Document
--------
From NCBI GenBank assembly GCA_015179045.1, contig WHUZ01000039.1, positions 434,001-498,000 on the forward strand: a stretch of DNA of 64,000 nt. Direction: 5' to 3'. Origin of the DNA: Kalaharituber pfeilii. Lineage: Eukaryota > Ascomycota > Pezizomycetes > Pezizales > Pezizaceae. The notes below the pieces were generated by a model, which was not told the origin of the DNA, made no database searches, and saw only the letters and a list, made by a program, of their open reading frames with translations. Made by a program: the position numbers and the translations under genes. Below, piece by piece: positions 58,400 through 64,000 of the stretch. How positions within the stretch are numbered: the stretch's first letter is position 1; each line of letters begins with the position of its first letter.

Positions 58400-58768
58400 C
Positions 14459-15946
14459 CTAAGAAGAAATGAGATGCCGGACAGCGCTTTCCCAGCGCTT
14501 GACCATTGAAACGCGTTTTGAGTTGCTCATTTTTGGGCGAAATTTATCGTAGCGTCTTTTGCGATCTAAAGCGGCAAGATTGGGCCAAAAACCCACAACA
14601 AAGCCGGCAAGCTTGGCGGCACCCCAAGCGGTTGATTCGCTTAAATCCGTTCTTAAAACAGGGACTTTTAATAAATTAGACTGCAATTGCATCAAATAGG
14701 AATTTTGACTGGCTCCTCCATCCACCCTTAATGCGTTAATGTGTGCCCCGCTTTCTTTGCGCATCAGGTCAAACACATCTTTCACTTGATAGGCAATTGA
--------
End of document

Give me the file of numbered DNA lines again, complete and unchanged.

From NCBI GenBank assembly GCA_015179045.1, contig WHUZ01000039.1, positions 434,001-498,000 on the forward strand: a stretch of DNA of 64,000 nt. Direction: 5' to 3'. Origin of the DNA: Kalaharituber pfeilii. Lineage: Eukaryota > Ascomycota > Pezizomycetes > Pezizales > Pezizaceae. The notes below the pieces were generated by a model, which was not told the origin of the DNA, made no database searches, and saw only the letters and a list, made by a program, of their open reading frames with translations. Made by a program: the position numbers and the translations under genes. Below, piece by piece: positions 58,400 through 64,000 of the stretch. How positions within the stretch are numbered: the stretch's first letter is position 1; each line of letters begins with the position of its first letter.

Positions 58400-58768
58400 C
Positions 14459-15946
14459 CTAAGAAGAAATGAGATGCCGGACAGCGCTTTCCCAGCGCTT
14501 GACCATTGAAACGCGTTTTGAGTTGCTCATTTTTGGGCGAAATTTATCGTAGCGTCTTTTGCGATCTAAAGCGGCAAGATTGGGCCAAAAACCCACAACA
14601 AAGCCGGCAAGCTTGGCGGCACCCCAAGCGGTTGATTCGCTTAAATCCGTTCTTAAAACAGGGACTTTTAATAAATTAGACTGCAATTGCATCAAATAGG
14701 AATTTTGACTGGCTCCTCCATCCACCCTTAATGCGTTAATGTGTGCCCCGCTTTCTTTGCGCATCAGGTCAAACACATCTTTCACTTGATAGGCAATTGA